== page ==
So there, I've so far freed about 5GB of space in my drive. And I'm planning to have a second or probably a third decluttering session with my computer. Doing this does not only declutter my drive but it also declutters my life. When I lose one file that's one less file to think about; when I lose 500 Facebook contacts, that's 500 less individuals to preoccupy myself with. As a result, I find more time for myself. I am able to channel more energy into more things that matter more.


I'm definitely loving the change, or shall I say this revival of my old ways. Now I don't have to keep monitoring likes and purposelessly scrolling down my news feed. I am able to cultivate new worthwhile habits.

Saturday, June 9, 2018

Mt Baloy: The First and The Last.

On my fourth attempt, this decade-old quest was finally fulfilled.
With my buddy and brother by choice Kevin Jauod
Photo by Mark IAL
I should be writing a great deal about my recent Mt Baloy climb. After all, Mt Baloy has been my toughest nemesis of a mountain. And we took a route that is less taken by hikers: the circuit from San Agustin to Busog. But I guess this is what they call retirement phase.

Tuesday, May 29, 2018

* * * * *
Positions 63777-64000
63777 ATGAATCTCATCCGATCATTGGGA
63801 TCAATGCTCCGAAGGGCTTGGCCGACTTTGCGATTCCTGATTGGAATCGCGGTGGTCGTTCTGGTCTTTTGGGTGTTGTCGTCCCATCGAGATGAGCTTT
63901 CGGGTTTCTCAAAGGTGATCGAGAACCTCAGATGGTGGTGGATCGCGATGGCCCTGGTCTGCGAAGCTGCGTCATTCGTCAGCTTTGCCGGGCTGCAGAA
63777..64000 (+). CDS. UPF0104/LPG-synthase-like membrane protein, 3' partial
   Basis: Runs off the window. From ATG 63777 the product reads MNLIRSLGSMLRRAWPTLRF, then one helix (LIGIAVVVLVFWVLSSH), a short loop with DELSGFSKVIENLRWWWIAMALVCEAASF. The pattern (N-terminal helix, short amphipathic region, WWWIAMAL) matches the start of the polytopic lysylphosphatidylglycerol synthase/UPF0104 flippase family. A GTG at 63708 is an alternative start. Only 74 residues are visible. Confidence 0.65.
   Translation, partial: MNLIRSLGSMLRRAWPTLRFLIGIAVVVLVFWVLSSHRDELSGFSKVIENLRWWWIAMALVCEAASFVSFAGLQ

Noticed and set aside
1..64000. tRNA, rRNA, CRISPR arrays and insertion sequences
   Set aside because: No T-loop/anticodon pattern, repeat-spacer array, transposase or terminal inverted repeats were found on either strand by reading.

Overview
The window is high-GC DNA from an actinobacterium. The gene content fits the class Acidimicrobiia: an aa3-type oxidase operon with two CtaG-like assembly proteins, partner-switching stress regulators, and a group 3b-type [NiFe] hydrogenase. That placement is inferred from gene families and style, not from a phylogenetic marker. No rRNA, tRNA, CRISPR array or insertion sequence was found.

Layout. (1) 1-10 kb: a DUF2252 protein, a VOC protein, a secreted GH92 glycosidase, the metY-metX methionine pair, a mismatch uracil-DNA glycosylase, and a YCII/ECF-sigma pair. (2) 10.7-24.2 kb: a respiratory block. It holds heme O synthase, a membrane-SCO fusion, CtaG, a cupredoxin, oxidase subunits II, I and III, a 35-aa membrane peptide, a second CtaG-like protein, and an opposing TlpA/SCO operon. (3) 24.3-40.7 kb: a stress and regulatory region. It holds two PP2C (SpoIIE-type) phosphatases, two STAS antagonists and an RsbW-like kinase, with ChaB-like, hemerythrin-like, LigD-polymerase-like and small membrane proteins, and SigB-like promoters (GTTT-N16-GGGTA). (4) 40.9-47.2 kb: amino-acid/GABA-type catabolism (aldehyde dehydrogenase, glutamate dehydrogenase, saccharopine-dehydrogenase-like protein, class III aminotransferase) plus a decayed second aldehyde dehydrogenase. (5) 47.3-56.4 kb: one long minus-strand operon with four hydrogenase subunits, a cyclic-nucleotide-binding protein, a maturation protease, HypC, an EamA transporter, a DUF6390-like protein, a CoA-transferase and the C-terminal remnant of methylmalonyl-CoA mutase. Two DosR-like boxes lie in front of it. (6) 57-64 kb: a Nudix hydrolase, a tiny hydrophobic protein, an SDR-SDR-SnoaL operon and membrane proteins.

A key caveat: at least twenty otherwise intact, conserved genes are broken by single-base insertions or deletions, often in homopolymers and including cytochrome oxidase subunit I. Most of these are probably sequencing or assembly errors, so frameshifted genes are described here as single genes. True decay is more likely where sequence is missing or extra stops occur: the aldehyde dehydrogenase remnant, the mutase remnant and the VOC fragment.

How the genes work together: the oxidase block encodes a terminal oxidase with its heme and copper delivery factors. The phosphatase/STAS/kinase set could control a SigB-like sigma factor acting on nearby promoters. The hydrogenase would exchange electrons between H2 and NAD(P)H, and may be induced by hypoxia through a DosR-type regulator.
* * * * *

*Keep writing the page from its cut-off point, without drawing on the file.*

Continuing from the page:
Tracing Iraynon Bukidnon Trails (TIBT) 2018 Race Report


The top two finishers of the 50K distance teaming up to battle the sweltering summer heat of Antique and the unforgiving talahib of Laua-an.
(photo courtesy of Mark Ian Vescatcho)

The inaugural 50K of Tracing Iraynon-Bukidnon Trails has been a testimony of the struggle, fortitude, defeat and victory of the human spirit! Everyone came prepared, so they thought. But what transpired during the race proved to be an overwhelming shocker even to those who had reconnoitered the route before the race. In the end only seven of the pioneering twenty-two brave warriors crossed the finish line within the 15-hour cut-off time.

Monday, April 23, 2018

Mountain Horror Stories You Never Heard

Fear of the unknown keeps us going.

Our imagination is easily tickled by the story of the roving couple of Mt Cristobal; or Maricar, the lady who jumped off the 'dila' of Mt Maculot; or Taong Lumot of Mt Halcon and all other horror stories of many popular mountains in the country.


But I'm not gonna talk about them this time. Instead, I'll tell you of real-life horrors during treks. 

Monday, March 19, 2018

THE MOUNTAINEER, THE TRAIL RUNNER, AND THE ELEPHANT


As a man was passing by a group of elephants, he noticed that one of the elephants was leashed to a small stake on the ground using a flimsy rope tied around one of its legs. Surprisingly, however, it wouldn't attempt to break away even though it could pull out the stake with just a budge of its huge legs. Filled with wonder, he asked the trainer why it was so. The trainer told him that, when those elephants were younger, they were restrained using the same set-up. A few times  they tried to get away but they were still too young and too weak to break the leash. And they grew up conditioned to believe that they could not break loose.

Tuesday, February 20, 2018

DON'T ASK; DON'T TELL Part 2 (ON ORGANIZERS)

Kagaya ng pag-ibig, wala ring forever na view...yung akala mong pure nature na panorama
biglang makikiapid si hand railings pagbalik mo (photo by Ed Glipa).